UNITED STATES COURT OF APPEALS FOR THE SECOND CIRCUIT
decided: April 17, 1968.
UNITED STATES OF AMERICA,
HONORABLE FREDERICK VANPELT BRYAN, UNITED STATES DISTRICT JUDGE FOR THE SOUTHERN DISTRICT OF NEW YORK, RESPONDENT. UNITED STATES OF AMERICA, V. CARL SIMON ET AL., DEFENDANTS
Lumbard, Chief Judge, and Kaufman and Hays, Circuit Judges.
Author: Per Curiam
The government petitions for a writ of mandamus to prohibit Judge Bryan from presiding at the retrial of United States v. Simon et al. on charges of mail fraud, after the first trial lasting from December 5, 1967 to February 2, 1968 had ended with the jury unable to agree upon a verdict.
It has long been the practice in the Southern District of New York, with few exceptions, to have the second trial of a criminal case of any length and complexity tried before a judge other than the judge who presided at the first trial. This is a wise procedure and one which was not found to be too burdensome even when the district had only 6 judges as compared with the 23 active judges now in service.
Judge Bryan stated that because this case had been assigned to him for all purposes pursuant to Rule 2 of the General Rules of the Southern District of New York, it was his duty to preside at the retrial. We appreciate that Judge Bryan acted out of a desire not to burden another colleague with so laborious and complex a task and because it would be more economical of the time of a busy court for him to preside again. In such a busy district with many calendars not current this may seem to be an appropriate consideration, and if all parties were agreeable an exception might be made to the practice of having another judge retry the case. However, the government is not agreeable to this and has made its position clear.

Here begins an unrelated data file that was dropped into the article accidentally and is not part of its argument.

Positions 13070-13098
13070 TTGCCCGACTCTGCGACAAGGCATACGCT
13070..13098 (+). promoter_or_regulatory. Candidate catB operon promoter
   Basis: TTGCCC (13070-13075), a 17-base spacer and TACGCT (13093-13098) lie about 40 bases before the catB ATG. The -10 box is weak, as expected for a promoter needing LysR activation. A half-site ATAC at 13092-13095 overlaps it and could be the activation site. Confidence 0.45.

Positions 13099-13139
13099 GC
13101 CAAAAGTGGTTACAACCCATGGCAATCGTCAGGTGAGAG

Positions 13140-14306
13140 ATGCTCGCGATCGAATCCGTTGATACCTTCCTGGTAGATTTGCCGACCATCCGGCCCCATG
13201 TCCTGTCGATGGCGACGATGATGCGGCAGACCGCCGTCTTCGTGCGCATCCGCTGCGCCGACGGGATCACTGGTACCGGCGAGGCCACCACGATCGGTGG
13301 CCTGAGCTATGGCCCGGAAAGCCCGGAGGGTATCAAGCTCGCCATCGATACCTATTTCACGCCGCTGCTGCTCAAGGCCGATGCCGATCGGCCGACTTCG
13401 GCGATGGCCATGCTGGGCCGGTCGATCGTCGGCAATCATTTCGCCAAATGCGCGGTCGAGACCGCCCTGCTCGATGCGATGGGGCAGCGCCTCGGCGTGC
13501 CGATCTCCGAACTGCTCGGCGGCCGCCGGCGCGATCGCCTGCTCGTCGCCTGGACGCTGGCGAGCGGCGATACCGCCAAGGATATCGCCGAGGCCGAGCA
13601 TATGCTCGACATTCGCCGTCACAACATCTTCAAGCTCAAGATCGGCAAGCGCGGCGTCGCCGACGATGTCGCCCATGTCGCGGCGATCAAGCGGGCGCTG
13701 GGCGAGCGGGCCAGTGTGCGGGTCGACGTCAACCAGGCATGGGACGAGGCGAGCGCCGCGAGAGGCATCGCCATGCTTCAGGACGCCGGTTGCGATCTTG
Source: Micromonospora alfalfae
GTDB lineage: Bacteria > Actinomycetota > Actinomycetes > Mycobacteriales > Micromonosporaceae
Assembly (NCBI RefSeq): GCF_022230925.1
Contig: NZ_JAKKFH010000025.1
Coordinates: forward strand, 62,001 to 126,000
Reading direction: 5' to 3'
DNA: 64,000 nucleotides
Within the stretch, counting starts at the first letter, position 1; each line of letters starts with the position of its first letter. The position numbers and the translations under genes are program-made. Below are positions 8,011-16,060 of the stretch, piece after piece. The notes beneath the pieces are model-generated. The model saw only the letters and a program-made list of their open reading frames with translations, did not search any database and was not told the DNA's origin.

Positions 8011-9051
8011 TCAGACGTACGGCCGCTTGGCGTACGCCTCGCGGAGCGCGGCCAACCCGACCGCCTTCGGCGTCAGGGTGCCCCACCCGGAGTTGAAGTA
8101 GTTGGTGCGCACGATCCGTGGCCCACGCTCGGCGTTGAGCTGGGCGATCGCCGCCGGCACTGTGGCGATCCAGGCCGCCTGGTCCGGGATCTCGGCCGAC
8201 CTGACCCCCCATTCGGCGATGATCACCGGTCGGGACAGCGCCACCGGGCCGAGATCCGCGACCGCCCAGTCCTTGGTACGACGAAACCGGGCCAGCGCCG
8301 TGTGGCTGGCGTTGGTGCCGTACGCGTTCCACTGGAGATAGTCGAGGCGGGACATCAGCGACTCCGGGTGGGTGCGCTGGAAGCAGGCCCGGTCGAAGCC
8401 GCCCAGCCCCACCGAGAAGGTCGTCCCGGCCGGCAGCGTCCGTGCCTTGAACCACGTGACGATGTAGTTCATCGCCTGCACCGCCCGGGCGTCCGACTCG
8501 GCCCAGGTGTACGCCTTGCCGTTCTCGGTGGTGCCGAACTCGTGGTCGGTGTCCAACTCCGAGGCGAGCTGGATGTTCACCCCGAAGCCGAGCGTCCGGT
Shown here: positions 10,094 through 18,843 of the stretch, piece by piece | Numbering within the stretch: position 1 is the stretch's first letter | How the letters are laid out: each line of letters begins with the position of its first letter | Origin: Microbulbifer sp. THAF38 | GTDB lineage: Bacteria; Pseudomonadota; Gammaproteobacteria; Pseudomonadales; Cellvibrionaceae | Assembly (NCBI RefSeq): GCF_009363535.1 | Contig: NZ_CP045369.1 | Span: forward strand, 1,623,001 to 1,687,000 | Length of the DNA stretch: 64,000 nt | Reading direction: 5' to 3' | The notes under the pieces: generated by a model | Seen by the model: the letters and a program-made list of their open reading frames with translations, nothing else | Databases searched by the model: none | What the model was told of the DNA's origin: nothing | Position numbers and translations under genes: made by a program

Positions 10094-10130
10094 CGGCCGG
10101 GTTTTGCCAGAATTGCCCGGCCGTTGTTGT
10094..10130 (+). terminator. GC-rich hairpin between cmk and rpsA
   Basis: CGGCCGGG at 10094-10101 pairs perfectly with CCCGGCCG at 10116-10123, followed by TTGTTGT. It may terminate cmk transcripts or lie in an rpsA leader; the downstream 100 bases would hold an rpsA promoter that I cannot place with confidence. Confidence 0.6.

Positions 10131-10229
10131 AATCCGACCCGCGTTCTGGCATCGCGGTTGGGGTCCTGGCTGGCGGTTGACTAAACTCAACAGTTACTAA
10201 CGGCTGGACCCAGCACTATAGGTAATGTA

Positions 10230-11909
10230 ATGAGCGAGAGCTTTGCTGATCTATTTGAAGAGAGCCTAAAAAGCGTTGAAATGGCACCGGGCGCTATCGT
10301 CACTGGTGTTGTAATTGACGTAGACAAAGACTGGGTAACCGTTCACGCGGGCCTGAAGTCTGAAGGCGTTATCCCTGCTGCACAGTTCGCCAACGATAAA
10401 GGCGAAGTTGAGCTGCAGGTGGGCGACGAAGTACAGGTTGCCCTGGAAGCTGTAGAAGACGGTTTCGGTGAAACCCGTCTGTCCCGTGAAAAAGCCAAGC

We believe that at least in a multijudge district such as the Southern District of New York where the necessity of retrial before the same judge is not present, the practice of retrial before a different judge is salutary and in the public interest, especially as it minimizes even a suspicion of partiality. Because we believe that this outweighs any considerations of judicial economy and convenience, we hold that it is the wiser practice, wherever possible, that a lengthy criminal case be retried before a different judge unless all parties request that the same judge retry the case. See United States v. Mitchell, 354 F.2d 767, 769 (2 Cir. 1966).
Accordingly, we see no reason to inquire into the allegations of the government's petition, except to note that we find no basis for alleged bias in the retention of Lybrand, Ross Bros. and Montgomery, the accounting firm with which the defendants were associated, by Columbia University of which Judge Bryan is a trustee.
We are disposed to avoid any study of the allegations concerning rulings on evidence and the conduct of the trial, as these matters must be passed upon de novo by the judge who is to preside at the retrial, and he, of course, should be free to make his rulings on the record which is made before him. Cf. Will v. United States, 389 U.S. 90, 88 S. Ct. 269, 19 L. Ed. 2d 305 (1967).
As we have every reason to believe that Judge Bryan will act pursuant to our views regarding the preferred practice in these matters, we defer further study of the petition, meanwhile retaining jurisdiction. See Rapp v. Van Dusen, 350 F.2d 806, 814 (3 Cir. 1965).
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